In the first part of the study, allopurinol was administered IV at a dosage of 10 mg/kg of body weight to 3 dogs and 5 mg/kg to 3 dogs; the sequence was then reversed. In the second part of the study, allopurinol was administered orally at a dosage of 15 mg/kg to 3 dogs and 7.5 mg/kg to 3 dogs; the sequence was then reversed. In the third part of the study, allopurinol was administered IV (10 mg/kg), orally (15 mg/kg) with food, and orally (15 mg/kg) without food. Plasma samples were obtained at timed intervals, and concentrations of allopurinol and oxypurinol were determined.

Results

Maximal plasma allopurinol concentration and area under plasma allopurinol and oxypurinol concentration-time curves were 2 times greater when dogs were given 10 mg of allopurinol/kg IV, compared with 5 mg/kg, and when dogs were given 15 mg of allopurinol/kg orally, compared with 7.5 mg/kg. Allopurinol elimination half-life, time to reach maximal plasma oxypurinol concentration, and oxypurinol elimination half-life were significantly greater when dogs received 10 mg of allopurinol/kg IV, compared with 5 mg/kg, and when dogs received 15 mg of allopurinol/kg orally, compared with 7.5 mg/kg.

Conclusions

Elimination of allopurinol is dependent on nonlinear enzyme kinetics. The bioavailability of allopurinol, and pharmacokinetic parameters of allopurinol and oxypurinol after oral administration of allopurinol, are not affected by administration with food.

Clinical Relevance

A dose threshold exists beyond which additional allopurinol would not substantially further inhibit xanthine oxidase activity. Oral administration of > 15 mg of allopurinol/kg to dogs would not be expected to result in greater reduction of plasma and urine uric acid concentrations. Also, allopurinol may be administered to dogs for dissolution or prevention of urate uroliths without regard to time of feeding. (Am J Vet Res 1997;58:504–510)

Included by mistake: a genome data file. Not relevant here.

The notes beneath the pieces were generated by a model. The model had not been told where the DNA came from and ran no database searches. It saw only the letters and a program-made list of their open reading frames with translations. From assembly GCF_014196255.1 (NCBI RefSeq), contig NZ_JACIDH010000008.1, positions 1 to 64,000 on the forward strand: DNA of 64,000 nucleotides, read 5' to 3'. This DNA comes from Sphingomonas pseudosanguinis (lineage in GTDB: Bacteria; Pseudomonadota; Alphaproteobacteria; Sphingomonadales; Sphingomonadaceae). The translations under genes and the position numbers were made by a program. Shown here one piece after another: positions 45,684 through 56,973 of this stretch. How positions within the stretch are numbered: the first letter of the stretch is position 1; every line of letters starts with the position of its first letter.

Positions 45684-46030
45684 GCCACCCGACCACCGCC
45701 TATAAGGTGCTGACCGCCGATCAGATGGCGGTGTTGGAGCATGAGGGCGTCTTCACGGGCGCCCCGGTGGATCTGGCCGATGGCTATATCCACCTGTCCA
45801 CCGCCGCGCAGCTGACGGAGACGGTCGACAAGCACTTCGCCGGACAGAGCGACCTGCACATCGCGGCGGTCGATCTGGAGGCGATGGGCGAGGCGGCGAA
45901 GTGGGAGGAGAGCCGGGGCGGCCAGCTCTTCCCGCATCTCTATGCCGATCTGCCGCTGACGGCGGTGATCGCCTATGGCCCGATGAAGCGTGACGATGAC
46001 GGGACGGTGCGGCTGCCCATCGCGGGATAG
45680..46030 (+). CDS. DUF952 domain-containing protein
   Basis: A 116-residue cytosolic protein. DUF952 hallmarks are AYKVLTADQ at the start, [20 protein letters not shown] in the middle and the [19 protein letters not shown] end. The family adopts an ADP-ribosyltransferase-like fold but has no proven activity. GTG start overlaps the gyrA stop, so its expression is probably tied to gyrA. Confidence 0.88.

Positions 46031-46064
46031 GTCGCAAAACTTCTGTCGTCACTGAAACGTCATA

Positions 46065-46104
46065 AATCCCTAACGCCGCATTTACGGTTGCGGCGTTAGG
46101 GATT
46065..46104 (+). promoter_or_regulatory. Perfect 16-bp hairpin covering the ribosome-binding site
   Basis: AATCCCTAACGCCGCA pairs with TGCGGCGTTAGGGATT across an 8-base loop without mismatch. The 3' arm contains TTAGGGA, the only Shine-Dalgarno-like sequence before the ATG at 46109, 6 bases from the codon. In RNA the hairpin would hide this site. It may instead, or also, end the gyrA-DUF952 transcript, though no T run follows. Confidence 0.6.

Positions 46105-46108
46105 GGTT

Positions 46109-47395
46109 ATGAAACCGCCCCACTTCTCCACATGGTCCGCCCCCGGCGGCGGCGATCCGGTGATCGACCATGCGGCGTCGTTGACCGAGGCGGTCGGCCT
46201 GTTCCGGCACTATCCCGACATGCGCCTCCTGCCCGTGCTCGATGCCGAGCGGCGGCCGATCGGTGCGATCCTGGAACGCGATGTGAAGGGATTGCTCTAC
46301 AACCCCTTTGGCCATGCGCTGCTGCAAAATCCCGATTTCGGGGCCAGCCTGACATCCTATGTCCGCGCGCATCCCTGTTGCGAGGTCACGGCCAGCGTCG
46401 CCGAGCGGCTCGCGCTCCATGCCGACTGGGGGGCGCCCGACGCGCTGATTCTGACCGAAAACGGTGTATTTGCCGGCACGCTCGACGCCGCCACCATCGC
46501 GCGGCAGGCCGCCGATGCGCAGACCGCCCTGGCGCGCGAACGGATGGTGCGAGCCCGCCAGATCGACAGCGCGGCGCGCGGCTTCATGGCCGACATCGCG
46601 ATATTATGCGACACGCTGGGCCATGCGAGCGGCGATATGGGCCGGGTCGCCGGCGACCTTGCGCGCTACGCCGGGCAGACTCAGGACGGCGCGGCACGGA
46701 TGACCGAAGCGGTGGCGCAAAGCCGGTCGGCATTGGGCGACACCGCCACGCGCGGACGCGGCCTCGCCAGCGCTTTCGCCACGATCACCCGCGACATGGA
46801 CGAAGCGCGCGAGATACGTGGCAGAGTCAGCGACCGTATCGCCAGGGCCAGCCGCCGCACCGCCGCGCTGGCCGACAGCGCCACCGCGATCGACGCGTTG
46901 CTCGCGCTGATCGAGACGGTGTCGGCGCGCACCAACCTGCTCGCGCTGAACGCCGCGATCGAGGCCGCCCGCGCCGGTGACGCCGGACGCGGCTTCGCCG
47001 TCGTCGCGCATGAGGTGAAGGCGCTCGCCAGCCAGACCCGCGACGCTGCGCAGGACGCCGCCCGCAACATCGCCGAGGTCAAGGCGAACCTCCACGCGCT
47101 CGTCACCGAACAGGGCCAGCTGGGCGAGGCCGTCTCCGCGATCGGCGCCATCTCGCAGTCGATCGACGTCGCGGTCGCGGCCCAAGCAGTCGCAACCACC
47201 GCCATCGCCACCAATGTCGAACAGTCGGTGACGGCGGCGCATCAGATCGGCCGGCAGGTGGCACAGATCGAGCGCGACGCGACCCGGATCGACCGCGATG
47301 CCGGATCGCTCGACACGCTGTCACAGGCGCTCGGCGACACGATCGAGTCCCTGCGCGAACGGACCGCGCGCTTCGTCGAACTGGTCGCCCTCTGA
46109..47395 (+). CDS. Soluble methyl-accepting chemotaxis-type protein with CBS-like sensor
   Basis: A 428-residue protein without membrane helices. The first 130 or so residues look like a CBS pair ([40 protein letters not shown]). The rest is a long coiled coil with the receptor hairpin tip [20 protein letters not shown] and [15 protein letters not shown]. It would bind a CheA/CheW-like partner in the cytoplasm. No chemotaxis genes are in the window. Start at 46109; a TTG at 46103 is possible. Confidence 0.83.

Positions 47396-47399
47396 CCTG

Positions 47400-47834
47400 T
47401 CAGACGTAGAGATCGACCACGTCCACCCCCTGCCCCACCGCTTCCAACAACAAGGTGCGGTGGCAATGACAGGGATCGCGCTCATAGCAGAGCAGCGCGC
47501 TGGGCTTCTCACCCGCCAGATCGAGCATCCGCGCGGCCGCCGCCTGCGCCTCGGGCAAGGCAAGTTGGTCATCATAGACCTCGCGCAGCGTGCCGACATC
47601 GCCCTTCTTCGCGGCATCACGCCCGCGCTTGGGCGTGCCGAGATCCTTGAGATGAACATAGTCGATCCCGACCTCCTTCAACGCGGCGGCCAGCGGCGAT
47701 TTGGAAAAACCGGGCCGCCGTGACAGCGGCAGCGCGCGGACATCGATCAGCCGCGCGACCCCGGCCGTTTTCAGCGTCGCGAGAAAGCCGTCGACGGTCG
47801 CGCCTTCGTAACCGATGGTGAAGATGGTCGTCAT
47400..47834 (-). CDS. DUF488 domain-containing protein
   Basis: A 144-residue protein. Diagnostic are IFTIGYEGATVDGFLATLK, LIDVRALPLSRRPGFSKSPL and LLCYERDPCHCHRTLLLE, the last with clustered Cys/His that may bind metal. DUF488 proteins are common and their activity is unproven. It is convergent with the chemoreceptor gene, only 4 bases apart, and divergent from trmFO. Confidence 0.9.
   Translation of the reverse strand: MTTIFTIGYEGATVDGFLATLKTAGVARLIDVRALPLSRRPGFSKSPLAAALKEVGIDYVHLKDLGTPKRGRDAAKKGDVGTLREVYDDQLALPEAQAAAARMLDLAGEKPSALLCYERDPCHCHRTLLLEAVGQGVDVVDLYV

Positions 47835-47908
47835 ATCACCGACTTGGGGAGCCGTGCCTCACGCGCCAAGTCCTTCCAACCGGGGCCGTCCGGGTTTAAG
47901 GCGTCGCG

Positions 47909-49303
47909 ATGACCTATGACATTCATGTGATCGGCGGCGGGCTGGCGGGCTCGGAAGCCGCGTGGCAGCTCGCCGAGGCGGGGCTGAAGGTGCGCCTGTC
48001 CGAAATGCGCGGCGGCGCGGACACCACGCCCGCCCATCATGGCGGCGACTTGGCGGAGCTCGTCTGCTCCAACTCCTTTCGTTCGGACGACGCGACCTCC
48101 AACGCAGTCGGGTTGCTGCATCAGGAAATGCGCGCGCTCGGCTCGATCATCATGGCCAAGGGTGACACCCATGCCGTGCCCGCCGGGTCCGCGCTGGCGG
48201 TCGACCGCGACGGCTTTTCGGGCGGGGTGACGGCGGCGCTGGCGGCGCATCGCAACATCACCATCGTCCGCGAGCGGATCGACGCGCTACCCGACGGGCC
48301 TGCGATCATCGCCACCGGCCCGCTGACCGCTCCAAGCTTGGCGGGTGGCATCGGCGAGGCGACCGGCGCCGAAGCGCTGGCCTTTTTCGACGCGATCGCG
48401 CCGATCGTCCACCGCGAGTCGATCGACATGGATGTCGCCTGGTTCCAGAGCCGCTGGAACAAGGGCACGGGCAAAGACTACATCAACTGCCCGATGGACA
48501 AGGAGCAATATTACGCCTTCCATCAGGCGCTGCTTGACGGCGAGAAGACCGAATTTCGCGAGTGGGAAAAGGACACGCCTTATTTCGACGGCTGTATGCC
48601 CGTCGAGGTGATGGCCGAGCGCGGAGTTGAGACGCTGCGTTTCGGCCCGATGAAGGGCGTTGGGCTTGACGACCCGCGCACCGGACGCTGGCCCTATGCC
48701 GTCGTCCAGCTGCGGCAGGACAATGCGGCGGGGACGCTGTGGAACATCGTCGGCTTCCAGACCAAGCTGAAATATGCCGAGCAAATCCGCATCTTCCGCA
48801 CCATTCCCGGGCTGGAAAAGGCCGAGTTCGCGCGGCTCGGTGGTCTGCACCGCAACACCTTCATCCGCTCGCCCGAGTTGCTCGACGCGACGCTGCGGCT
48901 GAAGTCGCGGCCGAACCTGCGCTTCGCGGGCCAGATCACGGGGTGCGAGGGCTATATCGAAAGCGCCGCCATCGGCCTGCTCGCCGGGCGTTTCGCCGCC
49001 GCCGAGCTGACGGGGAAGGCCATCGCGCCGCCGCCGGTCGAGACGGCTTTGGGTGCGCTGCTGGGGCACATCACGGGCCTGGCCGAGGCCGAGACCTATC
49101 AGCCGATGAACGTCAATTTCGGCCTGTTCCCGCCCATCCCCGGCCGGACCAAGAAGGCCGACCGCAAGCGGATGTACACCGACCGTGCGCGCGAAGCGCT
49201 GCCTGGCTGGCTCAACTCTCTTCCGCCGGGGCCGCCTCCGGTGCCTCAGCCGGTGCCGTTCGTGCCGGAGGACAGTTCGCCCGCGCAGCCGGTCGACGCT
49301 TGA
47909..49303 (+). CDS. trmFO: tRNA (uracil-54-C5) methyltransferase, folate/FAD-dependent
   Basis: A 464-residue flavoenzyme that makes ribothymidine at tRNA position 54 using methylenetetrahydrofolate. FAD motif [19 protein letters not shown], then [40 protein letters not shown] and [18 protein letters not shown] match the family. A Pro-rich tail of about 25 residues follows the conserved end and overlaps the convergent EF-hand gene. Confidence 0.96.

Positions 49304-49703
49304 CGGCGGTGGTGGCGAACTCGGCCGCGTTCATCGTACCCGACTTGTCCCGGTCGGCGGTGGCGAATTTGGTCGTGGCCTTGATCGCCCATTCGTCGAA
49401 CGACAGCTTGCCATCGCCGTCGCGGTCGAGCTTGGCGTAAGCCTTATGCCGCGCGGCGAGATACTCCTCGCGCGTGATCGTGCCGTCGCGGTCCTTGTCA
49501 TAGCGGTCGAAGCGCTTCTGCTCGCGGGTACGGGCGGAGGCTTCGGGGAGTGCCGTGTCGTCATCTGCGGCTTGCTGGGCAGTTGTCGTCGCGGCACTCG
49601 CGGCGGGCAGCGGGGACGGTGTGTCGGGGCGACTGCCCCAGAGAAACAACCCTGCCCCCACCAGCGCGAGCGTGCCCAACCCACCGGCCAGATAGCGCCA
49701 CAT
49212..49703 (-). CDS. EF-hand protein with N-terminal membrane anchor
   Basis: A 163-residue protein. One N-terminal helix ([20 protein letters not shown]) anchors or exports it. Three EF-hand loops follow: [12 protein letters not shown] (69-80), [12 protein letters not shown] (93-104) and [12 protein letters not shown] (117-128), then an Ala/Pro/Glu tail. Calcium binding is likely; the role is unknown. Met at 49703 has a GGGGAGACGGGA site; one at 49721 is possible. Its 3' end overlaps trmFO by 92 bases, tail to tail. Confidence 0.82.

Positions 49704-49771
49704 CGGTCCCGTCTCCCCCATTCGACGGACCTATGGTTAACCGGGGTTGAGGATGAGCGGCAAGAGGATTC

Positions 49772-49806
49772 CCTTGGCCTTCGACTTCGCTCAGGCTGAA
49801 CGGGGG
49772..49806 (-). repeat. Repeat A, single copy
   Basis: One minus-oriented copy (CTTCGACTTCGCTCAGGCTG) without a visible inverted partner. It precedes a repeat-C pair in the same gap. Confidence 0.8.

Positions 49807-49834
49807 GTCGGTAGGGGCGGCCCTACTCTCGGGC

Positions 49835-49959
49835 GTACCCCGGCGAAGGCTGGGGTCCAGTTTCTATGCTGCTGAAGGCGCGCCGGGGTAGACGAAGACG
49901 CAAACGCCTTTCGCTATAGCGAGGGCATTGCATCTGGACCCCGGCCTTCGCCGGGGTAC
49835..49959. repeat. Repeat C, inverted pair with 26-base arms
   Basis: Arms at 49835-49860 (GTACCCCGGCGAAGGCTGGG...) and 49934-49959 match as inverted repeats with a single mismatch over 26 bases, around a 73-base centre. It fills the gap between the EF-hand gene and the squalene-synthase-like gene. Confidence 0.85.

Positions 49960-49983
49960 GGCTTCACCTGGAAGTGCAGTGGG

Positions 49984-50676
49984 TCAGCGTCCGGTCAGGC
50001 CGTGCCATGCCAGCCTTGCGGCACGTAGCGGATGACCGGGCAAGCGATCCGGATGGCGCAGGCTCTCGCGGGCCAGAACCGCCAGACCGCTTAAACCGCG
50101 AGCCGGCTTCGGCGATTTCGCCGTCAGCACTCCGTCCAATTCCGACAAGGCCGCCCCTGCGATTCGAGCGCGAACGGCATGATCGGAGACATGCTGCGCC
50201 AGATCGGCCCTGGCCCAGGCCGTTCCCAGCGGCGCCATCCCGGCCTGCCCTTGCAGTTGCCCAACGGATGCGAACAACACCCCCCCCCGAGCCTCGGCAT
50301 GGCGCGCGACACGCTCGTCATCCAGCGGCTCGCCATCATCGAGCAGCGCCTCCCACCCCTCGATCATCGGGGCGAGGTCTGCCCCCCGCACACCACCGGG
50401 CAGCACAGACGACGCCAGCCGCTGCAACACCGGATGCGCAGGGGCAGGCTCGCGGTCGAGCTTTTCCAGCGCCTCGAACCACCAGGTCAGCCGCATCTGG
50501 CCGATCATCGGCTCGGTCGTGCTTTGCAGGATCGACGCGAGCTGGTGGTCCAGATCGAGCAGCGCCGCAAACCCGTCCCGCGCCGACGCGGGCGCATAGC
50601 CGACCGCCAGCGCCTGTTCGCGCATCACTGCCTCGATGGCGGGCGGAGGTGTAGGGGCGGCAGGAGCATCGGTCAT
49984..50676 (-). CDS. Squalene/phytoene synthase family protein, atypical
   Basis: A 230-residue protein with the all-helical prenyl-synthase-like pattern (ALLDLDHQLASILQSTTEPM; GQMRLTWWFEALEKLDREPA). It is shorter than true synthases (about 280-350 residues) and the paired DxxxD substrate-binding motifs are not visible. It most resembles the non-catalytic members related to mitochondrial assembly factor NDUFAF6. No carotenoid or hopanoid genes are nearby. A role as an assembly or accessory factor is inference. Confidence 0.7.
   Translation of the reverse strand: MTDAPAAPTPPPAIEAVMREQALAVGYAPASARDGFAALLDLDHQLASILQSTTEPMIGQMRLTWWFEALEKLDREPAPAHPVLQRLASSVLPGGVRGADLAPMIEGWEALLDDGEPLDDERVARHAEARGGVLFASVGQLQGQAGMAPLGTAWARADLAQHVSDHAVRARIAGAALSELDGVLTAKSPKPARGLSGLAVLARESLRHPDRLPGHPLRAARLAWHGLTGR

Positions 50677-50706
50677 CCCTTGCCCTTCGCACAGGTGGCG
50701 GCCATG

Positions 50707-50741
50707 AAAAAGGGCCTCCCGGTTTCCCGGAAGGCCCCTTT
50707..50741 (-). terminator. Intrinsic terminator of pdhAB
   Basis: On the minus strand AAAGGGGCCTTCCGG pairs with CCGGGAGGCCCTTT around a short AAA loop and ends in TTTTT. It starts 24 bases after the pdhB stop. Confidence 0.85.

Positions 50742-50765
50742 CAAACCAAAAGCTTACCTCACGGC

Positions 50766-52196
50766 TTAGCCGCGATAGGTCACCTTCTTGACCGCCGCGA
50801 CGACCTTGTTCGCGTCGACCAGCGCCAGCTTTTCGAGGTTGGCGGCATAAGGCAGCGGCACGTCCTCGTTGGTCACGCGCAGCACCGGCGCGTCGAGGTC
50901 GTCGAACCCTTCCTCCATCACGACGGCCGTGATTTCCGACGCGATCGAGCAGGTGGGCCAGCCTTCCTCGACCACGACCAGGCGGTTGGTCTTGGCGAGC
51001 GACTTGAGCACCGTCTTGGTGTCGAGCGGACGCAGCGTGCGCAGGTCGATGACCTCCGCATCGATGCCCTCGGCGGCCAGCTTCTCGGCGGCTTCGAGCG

Free access
in American Journal of Veterinary Research

SUMMARY

Urine activity product ratios of uric acid, sodium urate, and ammonium urate and urinary excretion of metabolites were determined in 24-hour samples produced by 6 healthy Beagles during periods of consumption of a low-protein, casein-based diet (diet A) and a high-protein, meat-based diet (diet B). Comparison of effects of diet A with those of diet B revealed: significantly lower activity product ratios of uric acid (P = 0.025), sodium urate (P = 0.045), and ammonium urate (P = 0.0045); significantly lower 24-hour urinary excretion of uric acid (P = 0.002), ammonia (P = 0.0002), sodium (P = 0.01), calcium (P = 0.005), phosphorus (P = 0.0003), magnesium (P = 0.01), and oxalic acid (P = 0.004); significantly (P = 0.0001) higher 24-hour urine pH; and significantly (P = 0.01) lower endogenous creatinine clearance. These results suggest that consumption of diet A minimizes changes in urine that predispose dogs to uric acid, sodium urate, and ammonium urate urolithiasis.

Free access
in American Journal of Veterinary Research